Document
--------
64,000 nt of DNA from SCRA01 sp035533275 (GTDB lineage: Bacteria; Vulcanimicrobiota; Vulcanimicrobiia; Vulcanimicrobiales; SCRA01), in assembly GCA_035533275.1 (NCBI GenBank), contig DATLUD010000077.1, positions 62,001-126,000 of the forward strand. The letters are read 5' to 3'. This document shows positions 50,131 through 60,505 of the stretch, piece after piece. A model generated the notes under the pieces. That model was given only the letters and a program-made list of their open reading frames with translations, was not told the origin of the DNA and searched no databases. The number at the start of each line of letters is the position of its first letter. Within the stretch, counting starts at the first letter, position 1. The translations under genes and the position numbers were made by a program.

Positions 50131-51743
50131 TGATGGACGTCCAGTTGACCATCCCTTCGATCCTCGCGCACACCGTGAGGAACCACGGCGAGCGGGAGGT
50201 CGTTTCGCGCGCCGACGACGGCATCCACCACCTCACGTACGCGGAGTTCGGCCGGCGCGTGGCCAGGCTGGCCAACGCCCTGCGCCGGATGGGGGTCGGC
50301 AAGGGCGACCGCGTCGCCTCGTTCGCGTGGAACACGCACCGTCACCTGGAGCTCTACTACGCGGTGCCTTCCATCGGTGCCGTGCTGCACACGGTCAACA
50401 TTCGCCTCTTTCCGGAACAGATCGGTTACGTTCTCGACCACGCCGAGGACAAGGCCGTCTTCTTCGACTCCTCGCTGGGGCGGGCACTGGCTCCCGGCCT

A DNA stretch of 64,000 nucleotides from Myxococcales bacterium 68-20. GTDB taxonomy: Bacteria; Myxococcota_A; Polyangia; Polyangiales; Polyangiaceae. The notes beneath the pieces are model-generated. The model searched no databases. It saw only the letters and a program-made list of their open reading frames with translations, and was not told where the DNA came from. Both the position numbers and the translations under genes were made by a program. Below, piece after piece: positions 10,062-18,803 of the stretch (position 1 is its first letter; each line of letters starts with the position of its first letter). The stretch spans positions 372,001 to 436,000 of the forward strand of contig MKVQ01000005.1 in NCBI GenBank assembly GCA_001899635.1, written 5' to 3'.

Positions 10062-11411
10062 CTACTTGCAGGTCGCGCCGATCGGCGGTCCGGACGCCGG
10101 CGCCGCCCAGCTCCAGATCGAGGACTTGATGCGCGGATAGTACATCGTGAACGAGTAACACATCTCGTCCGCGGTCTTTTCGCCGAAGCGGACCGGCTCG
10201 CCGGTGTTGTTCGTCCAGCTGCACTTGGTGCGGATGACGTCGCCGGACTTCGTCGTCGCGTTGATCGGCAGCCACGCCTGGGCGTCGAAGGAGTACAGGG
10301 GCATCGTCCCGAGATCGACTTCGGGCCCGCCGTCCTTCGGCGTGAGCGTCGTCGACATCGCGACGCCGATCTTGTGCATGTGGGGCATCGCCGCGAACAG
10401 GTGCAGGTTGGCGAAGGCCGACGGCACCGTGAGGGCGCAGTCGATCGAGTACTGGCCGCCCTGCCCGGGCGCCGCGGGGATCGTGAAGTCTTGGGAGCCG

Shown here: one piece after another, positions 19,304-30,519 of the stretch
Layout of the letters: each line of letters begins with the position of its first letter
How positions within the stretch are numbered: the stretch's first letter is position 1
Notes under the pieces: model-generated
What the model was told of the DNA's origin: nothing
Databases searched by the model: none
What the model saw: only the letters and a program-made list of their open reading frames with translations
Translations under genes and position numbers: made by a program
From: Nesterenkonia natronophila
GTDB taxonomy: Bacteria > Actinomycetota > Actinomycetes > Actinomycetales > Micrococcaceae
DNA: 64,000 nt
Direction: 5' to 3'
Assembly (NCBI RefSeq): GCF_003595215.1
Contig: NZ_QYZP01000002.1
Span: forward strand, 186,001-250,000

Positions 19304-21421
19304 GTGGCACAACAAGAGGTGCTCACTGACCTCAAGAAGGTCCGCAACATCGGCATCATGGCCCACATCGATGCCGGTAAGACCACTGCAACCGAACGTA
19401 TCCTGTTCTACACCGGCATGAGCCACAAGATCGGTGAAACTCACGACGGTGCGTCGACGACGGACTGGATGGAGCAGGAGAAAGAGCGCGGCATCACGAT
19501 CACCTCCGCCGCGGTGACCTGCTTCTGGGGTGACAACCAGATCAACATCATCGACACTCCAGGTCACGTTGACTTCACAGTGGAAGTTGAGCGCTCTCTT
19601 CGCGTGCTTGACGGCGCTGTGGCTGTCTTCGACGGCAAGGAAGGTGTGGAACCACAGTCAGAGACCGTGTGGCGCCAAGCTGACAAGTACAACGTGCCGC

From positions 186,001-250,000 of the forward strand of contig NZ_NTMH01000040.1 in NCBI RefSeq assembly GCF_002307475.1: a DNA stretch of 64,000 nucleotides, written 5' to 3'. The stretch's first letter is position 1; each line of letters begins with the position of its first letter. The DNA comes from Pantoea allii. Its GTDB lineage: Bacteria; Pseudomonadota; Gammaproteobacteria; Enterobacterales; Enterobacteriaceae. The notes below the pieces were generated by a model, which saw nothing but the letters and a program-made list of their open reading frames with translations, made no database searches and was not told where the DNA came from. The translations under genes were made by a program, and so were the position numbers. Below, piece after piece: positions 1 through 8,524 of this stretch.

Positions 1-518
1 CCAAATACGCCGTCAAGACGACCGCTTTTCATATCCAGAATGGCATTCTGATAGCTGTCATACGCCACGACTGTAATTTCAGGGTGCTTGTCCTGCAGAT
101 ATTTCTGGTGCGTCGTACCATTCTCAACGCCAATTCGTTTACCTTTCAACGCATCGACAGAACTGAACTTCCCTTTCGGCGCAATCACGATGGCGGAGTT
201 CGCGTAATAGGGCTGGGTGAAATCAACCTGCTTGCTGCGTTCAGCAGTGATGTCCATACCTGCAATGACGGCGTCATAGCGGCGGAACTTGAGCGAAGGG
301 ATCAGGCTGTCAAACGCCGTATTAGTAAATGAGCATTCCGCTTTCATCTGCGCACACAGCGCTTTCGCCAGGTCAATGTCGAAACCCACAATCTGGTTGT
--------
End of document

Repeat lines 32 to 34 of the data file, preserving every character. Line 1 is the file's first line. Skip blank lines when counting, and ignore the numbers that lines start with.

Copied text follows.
19501 CACCTCCGCCGCGGTGACCTGCTTCTGGGGTGACAACCAGATCAACATCATCGACACTCCAGGTCACGTTGACTTCACAGTGGAAGTTGAGCGCTCTCTT
19601 CGCGTGCTTGACGGCGCTGTGGCTGTCTTCGACGGCAAGGAAGGTGTGGAACCACAGTCAGAGACCGTGTGGCGCCAAGCTGACAAGTACAACGTGCCGC

From positions 186,001-250,000 of the forward strand of contig NZ_NTMH01000040.1 in NCBI RefSeq assembly GCF_002307475.1: a DNA stretch of 64,000 nucleotides, written 5' to 3'. The stretch's first letter is position 1; each line of letters begins with the position of its first letter. The DNA comes from Pantoea allii. Its GTDB lineage: Bacteria; Pseudomonadota; Gammaproteobacteria; Enterobacterales; Enterobacteriaceae. The notes below the pieces were generated by a model, which saw nothing but the letters and a program-made list of their open reading frames with translations, made no database searches and was not told where the DNA came from. The translations under genes were made by a program, and so were the position numbers. Below, piece after piece: positions 1 through 8,524 of this stretch.